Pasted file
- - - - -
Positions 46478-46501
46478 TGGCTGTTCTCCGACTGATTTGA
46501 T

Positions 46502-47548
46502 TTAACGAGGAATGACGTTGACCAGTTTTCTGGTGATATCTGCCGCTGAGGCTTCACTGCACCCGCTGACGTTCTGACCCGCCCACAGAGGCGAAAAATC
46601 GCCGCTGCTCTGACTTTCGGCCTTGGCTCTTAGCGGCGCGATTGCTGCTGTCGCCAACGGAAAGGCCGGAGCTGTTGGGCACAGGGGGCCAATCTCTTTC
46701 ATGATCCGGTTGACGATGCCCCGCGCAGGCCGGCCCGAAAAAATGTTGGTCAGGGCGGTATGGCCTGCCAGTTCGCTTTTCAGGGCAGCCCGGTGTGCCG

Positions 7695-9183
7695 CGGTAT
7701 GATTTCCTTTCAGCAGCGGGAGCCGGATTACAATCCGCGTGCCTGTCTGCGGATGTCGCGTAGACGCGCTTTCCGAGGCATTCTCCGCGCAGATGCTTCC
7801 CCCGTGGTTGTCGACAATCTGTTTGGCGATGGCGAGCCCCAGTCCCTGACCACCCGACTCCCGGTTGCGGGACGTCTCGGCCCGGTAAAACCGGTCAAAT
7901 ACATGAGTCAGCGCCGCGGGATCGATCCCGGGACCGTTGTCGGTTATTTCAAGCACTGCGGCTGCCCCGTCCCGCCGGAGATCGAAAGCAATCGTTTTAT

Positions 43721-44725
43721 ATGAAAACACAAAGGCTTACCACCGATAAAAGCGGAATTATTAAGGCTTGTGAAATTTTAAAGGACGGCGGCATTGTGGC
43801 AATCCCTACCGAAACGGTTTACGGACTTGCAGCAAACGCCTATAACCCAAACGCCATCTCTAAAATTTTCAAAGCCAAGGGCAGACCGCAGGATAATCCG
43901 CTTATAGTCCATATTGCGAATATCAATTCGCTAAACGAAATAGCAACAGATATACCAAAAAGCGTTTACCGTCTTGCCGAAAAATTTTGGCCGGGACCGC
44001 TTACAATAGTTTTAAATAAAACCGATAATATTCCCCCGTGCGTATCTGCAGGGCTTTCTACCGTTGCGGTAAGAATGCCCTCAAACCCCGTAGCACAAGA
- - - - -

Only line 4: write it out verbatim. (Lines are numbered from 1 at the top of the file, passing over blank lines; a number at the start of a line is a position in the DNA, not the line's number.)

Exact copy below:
Positions 46502-47548